Commission President Jean-Claude Juncker was due to meet with Macedonian Prime Minister Nikola Gruevski on Thursday in Brussels. However, a Commission spokesperson announced Monday (23 February) that the meeting has been cancelled.
The Juncker-Gruevski meeting was announced in the Commission’s calendar of meetings published on 20 February. Juncker deputy spokesperson Mina Andreeva said yesterday that “Because of the evolving situation on the ground, there was an agreement that it is not opportune to hold this meeting right now.”
The situation in Macedonia remains tense, after opposition leader Zoran Zaev published audio tapes on Sunday (15 February) that he said demonstrated the government’s total control over the judiciary.
The authorities accuse Zaev of conspiring with an unnamed foreign intelligence service. Zaev denies it.
Macedonia declared independence from the Socialist Federal Republic of Yugoslavia in 1991.
The country is an ethnic mosaic. Slavic Macedonians represent the largest group (64% of the population). Ethnic Albanians are the biggest minority (25%), with Turks (3%) and Roma (1.9%) also present.
Integrating the ethnic Albanians has proved a cumbersome process, and the country has come close to civil war. The August 2001 Ohrid Framework Agreement, brokered by Western powers, halted the brinkmanship between the ethnic-Albanian communities (organised militarily in the National Liberation Army) and Macedonian forces.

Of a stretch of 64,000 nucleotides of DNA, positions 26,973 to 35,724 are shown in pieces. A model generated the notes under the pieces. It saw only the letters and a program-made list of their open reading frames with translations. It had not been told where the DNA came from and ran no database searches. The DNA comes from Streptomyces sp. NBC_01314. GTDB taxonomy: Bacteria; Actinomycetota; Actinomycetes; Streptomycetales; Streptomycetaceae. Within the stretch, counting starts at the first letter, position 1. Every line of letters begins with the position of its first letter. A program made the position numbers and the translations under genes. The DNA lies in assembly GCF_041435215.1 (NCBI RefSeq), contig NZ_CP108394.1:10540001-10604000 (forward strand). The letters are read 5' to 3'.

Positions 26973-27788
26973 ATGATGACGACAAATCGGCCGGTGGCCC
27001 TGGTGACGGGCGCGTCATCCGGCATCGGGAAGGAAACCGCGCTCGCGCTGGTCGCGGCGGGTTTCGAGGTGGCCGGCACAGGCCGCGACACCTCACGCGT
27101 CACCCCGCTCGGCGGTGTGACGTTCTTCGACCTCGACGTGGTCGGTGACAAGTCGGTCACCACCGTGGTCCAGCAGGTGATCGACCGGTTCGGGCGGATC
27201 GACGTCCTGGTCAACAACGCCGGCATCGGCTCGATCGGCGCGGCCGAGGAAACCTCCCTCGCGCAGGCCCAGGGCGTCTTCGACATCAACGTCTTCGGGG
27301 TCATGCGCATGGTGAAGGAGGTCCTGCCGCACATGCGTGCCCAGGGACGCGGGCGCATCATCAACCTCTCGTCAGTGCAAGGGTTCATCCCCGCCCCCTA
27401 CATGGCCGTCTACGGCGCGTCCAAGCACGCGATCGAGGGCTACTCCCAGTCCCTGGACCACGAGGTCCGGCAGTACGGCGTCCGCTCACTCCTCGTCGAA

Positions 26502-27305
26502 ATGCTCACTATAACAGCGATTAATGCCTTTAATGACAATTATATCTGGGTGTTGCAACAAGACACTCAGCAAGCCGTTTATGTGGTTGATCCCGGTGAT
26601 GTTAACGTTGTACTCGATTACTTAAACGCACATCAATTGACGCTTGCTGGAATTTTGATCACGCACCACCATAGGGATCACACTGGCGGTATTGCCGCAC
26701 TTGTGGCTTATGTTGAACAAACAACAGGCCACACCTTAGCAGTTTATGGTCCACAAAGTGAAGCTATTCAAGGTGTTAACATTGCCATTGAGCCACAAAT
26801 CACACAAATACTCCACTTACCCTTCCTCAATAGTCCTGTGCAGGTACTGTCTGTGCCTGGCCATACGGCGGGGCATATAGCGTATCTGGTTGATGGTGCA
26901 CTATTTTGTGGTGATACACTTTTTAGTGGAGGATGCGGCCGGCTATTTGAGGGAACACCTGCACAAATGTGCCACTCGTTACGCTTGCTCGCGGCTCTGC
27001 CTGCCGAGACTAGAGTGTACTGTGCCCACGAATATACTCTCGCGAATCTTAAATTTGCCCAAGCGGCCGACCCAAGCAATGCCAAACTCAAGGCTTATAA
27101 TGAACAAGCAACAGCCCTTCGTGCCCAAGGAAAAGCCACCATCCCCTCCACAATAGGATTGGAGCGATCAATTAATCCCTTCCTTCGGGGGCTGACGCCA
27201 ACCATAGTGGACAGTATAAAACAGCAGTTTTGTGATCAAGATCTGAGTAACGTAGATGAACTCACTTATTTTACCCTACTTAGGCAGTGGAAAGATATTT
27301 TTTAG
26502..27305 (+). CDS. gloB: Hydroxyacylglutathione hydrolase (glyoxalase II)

Of all the hurdles standing in the way of Macedonia's EU accession, the so-called 'name dispute' with Greece appears to be the biggest. Seen from Athens, the official name used by Skopje – Republic of Macedonia – is an open challenge to the Greek region of Macedonia. In reprisal, Greece pledged to veto Macedonia's participation in international organisations, including the EU, until the issue is resolved.
Greece also believes that Skopje is misappropriating large chunks of its ancient history. Similarly, Bulgaria contends that Macedonia is cherry-picking heroes and glorious episodes from its mediaeval history and the 19th- and early-20th century struggle against Ottoman rule.
Recently, Skopje angered Athens by erecting a giant statue of a ‘warrior on horseback’ resembling Alexander the Great in the centre of Skopje. Both nations claim Alexander as a native son.